Washington Football Team legend and Pro Football Hall of Famer Sam Huff died Saturday of natural causes at Winchester (Va.) Medical Center, according to family lawyer Deborah Matthews. He was 87.
Huff’s many accomplishments in the sport include being named to the All-Decade team in the 1950s, making the Pro Bowl five times and being inducted into both Washington’s Ring of Fame and the New York Giants’ Ring of Honor.
He is survived by two children, Catherine Huff Myers of Alexandria, Va. and Joseph D. Huff of Fort Pierce, Fla; three grandchildren, Timothy N. Huff, Mary C. Huff and Robert L. Huff III; a great-grandson, Robert L. Huff IV; and his partner Carol Holden. He was predeceased by son Robert Lee Huff, Jr. in 2018.
Washington Football Team owners Daniel and Tanya Snyder released a statement.
Huff helped the Giants win the 1956 NFL Championship and was a key player on the field in the “Greatest Game Ever Played” – the 1958 NFL championship between New York and the Baltimore Colts won by Baltimore in double overtime 23-17.
During his playing days, Huff was a linebacker’s linebacker. The West Virginia native was as feared a hitter in the game, yet he also was a force against the pass. In his 13-season career, Huff notched 30 interceptions to go along with his countless, devastating takedowns.
After finishing college at West Virginia, where he was an All-American offensive lineman, Huff broke into the pros with the New York Giants in 1956. He entered camp as a guard — the position he played in school — but the then-New York coach didn’t like his fit there at the next level. Legend has it that Huff departed camp for the airport, where an assistant on the staff by the name of Vince Lombardi convinced him to head back and keep playing. Huff got his chance to fill in for an injured middle linebacker upon his return. No coach questioned his fit from then on.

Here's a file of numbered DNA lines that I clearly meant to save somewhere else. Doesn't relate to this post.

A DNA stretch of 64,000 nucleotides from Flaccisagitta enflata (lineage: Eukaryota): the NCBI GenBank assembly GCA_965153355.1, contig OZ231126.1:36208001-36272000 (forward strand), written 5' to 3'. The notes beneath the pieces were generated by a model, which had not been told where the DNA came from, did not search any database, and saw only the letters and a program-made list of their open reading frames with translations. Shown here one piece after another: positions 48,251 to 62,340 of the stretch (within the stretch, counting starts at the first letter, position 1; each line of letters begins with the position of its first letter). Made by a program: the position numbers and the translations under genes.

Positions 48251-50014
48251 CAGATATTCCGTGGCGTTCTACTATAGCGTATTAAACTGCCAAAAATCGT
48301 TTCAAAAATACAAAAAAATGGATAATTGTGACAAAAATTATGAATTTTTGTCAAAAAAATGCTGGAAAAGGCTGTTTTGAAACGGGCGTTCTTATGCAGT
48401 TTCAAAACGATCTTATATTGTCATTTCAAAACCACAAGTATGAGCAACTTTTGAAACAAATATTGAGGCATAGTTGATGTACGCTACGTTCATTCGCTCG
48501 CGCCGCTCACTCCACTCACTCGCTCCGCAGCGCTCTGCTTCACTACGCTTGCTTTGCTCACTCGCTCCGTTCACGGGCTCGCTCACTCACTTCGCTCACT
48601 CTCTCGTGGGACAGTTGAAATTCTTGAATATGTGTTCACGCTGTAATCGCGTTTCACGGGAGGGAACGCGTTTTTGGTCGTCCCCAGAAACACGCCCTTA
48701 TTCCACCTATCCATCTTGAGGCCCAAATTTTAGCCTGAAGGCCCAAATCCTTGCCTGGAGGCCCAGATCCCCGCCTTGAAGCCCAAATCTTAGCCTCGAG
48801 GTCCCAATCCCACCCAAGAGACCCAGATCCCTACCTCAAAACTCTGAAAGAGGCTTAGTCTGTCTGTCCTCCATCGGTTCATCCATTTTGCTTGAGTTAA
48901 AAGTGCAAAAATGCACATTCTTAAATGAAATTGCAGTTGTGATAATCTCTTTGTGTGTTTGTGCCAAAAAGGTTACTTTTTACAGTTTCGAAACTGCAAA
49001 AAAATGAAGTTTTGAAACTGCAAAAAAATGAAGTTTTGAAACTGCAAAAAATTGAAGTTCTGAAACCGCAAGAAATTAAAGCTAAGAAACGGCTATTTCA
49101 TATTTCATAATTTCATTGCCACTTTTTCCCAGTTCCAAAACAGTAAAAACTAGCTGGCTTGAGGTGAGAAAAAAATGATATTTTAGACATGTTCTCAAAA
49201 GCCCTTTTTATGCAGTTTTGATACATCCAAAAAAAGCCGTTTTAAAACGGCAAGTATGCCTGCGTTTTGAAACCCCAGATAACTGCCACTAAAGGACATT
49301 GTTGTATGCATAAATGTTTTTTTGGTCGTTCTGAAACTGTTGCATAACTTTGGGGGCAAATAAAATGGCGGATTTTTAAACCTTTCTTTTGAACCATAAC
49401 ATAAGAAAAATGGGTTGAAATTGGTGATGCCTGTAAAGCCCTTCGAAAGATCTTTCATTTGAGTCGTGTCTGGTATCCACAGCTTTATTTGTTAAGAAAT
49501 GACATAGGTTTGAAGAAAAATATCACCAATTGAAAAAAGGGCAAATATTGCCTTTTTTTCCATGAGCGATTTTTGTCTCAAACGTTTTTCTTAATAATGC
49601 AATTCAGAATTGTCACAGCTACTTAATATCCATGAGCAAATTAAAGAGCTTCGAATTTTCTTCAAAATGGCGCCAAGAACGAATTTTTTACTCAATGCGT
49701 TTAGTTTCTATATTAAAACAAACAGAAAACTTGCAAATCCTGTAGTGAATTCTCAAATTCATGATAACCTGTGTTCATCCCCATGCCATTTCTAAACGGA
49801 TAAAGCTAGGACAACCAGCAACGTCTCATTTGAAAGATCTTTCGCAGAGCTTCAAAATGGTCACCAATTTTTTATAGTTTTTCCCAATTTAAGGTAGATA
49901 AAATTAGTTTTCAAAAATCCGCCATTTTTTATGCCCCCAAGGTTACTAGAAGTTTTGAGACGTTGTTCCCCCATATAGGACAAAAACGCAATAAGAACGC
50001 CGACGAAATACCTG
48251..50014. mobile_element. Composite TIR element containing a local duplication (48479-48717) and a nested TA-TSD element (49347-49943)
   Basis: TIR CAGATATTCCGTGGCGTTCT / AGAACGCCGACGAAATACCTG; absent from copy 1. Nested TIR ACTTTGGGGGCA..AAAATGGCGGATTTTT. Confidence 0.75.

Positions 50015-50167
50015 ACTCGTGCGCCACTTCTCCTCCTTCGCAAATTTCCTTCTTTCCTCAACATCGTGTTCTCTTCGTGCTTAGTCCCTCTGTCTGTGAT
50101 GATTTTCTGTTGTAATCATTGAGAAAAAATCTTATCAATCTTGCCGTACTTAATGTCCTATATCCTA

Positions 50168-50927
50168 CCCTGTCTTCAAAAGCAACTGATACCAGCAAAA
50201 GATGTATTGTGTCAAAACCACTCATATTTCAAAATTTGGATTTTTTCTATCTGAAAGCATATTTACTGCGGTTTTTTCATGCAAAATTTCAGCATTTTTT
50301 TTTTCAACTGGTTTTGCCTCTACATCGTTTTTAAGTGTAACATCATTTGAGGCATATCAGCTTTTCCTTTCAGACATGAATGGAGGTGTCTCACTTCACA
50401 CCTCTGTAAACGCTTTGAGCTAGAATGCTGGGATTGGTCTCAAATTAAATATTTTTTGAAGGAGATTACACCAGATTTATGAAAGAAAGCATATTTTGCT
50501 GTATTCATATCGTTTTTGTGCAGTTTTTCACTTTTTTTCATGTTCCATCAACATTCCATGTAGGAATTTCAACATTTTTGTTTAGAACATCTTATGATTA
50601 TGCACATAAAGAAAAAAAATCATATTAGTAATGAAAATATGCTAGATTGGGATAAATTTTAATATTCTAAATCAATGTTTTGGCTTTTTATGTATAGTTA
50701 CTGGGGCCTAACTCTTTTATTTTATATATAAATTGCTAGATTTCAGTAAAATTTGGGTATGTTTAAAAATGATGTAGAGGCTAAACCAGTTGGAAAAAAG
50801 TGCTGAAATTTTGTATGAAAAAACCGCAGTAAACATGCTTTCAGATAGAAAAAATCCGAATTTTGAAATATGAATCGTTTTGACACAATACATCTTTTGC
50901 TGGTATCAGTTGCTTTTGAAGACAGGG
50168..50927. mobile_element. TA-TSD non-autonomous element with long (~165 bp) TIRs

In 1964, Washington acquired Huff in a trade after his decorated time with the Giants. It was a move that Huff said he’d “never forgive” his former franchise for. Ultimately, the linebacker got his revenge in the most satisfying of ways, as his new team beat his old one, 72-41, which is still a record for most combined points in a single game. Huff’s side totaled 10 touchdowns and famously kicked a field goal with just seconds remaining to boost their lead from 28 to 31. That was a strategic decision Huff no doubt loved.
Huff took the 1968 season off, but came back to play for Lombardi in the Green Bay Packers legend’s one season as Washington’s coach in 1969 before he retired for good. Soon thereafter, he became a radio fixture for the Burgundy and Gold.
“The entire Pro Football Hall of Fame family mourns the passing of Sam Huff," Hall of Fame President Jim Porter said in a statement. "He was an outstanding player on the gridiron and an even greater man off the field. Our thoughts and prayers are with Sam’s family during this difficult time. The Hall of Fame will forever guard his legacy. The Hall of Fame flag will be flown at half-staff in Sam’s memory.”
Huff eventually teamed up with Frank Herzog and Sonny Jurgensen to form an iconic and beloved trio on radio during the organization’s best days and Super Bowl runs. He retired from the role in 2013, after a 38-year tenure on the broadcasts.
As a 25-year-old, Huff appeared on the cover of Time magazine, and he delivered the following line that sums up his playing style to perfection: “We try to hurt everybody. We hit each other as hard as we can. This is a man’s game.”
Those are three sentences that nearly every top defender would relate to, and tells you all you need to know about Huff’s approach to football.